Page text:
Microsoft changes how it builds software

Yet more from my backlog of somewhat interesting techie links.

  • Microsoft changes how it builds software: An interesting Wall Street Journal article claims that Jim Allchin pushed past the doubts of Bill Gates and many Vista engineers to change the way that Vista is being developed. The article is rather short on details, but the basic concept is that Vista now has a central core upon which other services can be added (or pulled) without disrupting the entire system. Otherwise known as the "reset" event.
  • Manage dependencies, not aesthetics: An insight about the Single Responsibility Principle and code design (via Len Holgate). Be sure to read the comments as well as the article.
  • IIS authentication: A good summary of an important subject for .NET developers.
  • SQL Server 2005 and the .NET CLR: SQL Server DBAs should be quaking in their boots at the prospect of .NET programs running within their domain. Although this whitepaper is called a DBA's guide, it is required reading for any .NET developer who wants to take advantage of the CLR being embedded in SQL Server.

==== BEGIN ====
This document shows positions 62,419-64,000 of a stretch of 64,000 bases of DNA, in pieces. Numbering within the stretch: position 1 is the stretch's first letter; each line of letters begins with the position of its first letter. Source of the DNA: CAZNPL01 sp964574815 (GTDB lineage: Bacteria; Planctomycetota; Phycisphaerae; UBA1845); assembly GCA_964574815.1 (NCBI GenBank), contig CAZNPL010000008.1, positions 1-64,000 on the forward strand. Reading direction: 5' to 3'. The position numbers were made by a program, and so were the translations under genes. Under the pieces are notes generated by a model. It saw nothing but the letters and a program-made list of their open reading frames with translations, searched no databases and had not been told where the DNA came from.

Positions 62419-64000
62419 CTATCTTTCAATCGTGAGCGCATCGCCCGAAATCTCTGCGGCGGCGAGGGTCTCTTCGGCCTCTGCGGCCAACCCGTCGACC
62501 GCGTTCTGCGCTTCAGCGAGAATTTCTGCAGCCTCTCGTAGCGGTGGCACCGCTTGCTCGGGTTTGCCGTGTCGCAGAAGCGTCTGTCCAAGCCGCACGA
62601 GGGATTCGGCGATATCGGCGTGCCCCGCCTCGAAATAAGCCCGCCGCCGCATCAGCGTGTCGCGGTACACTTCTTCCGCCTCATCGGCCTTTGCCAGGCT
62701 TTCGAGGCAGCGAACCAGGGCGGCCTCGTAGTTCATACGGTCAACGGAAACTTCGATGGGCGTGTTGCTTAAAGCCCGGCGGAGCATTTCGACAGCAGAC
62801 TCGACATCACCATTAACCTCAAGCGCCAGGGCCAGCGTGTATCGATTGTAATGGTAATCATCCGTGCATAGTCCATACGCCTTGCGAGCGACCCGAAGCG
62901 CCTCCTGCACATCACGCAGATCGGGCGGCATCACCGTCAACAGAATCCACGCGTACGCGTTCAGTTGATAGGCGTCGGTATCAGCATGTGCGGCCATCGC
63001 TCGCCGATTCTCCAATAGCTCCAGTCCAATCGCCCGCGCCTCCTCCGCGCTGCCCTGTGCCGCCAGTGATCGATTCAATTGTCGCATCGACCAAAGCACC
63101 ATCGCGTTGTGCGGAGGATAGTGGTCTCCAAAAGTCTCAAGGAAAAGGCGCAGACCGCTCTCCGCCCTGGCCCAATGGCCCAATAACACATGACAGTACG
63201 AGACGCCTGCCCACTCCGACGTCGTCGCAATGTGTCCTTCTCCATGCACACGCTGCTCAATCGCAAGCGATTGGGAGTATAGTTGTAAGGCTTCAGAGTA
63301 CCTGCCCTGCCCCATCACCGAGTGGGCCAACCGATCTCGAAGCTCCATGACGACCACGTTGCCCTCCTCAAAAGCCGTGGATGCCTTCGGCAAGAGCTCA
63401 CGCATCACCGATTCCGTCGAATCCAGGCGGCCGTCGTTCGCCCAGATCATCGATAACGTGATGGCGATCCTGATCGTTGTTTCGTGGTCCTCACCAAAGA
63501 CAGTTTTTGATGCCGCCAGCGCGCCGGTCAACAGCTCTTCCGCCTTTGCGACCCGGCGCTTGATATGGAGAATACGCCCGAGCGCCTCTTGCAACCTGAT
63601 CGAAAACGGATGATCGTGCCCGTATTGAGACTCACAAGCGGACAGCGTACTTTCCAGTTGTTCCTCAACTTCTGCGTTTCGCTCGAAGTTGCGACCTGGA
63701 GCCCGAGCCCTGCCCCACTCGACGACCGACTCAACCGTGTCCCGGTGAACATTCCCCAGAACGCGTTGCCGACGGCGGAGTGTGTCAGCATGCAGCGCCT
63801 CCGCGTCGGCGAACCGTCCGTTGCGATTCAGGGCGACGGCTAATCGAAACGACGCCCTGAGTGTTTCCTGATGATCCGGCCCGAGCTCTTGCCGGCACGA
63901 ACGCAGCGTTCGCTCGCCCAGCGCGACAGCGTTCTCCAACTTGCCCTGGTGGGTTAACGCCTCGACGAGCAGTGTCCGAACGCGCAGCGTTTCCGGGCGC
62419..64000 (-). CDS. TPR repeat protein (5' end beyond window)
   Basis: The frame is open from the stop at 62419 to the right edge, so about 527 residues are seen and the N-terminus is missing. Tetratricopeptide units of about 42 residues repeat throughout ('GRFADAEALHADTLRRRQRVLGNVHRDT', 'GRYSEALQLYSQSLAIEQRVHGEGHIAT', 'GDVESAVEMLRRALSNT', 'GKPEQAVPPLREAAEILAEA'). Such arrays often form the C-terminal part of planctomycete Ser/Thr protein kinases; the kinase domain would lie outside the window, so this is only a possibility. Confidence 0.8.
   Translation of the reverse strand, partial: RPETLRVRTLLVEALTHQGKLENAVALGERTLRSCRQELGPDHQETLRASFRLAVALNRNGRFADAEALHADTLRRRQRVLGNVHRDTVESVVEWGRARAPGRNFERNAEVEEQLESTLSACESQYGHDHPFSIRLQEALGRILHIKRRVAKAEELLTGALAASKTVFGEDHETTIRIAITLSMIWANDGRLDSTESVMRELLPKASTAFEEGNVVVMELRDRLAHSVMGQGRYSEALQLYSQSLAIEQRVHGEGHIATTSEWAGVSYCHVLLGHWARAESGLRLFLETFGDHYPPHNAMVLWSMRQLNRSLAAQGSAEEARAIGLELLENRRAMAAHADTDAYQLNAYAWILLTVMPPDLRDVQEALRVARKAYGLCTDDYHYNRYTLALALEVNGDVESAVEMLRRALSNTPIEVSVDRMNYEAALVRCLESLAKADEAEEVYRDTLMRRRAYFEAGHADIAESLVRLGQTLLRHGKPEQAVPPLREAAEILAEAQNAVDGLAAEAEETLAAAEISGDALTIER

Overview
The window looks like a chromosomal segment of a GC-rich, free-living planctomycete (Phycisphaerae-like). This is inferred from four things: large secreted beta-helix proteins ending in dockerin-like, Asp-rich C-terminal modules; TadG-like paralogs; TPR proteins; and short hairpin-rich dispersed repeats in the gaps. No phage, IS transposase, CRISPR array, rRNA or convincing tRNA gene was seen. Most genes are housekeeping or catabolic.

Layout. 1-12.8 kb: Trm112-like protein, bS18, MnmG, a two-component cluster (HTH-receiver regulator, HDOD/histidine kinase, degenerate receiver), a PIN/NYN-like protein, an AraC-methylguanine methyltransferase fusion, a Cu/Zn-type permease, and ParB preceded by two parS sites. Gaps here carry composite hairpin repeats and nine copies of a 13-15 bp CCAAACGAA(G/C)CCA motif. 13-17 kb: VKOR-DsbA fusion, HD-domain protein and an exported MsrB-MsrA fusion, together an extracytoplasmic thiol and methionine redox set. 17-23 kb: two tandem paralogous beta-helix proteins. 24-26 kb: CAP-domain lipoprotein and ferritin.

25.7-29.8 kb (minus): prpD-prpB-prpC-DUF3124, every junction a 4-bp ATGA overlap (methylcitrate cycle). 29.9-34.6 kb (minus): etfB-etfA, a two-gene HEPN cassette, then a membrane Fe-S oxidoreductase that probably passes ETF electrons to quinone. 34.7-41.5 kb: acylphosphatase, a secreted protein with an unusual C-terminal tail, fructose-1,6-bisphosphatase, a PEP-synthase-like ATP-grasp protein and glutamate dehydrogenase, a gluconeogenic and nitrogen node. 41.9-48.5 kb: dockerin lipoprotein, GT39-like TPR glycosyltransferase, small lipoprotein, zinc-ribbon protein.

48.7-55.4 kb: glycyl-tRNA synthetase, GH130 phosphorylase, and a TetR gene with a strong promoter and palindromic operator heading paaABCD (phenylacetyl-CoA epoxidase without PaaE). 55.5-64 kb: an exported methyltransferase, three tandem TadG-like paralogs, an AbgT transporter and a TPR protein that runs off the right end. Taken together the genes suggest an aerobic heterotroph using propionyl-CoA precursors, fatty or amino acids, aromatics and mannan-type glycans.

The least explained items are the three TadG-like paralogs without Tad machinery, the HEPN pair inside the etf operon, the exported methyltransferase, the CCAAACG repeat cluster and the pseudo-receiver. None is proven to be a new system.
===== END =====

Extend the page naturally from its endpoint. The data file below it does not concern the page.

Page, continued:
• Stored procedures are not evil: There have been some interesting debates recently in the blogosphere about the merits of SQL Server stored procedures versus inline SQL. Kimberly Tripp is incredibly knowledgeable about SQL Server, so when she talks, you should listen.
  • Why software sucks: More excellent insights into the software development process from Scott Berkun, an ex-Softie. Scott recently wrote a book on "The Art of Project Management". As a writer myself, I rarely recommend any book unreservedly - but this one is really special. Just buy it - now! Trust me - I do mean now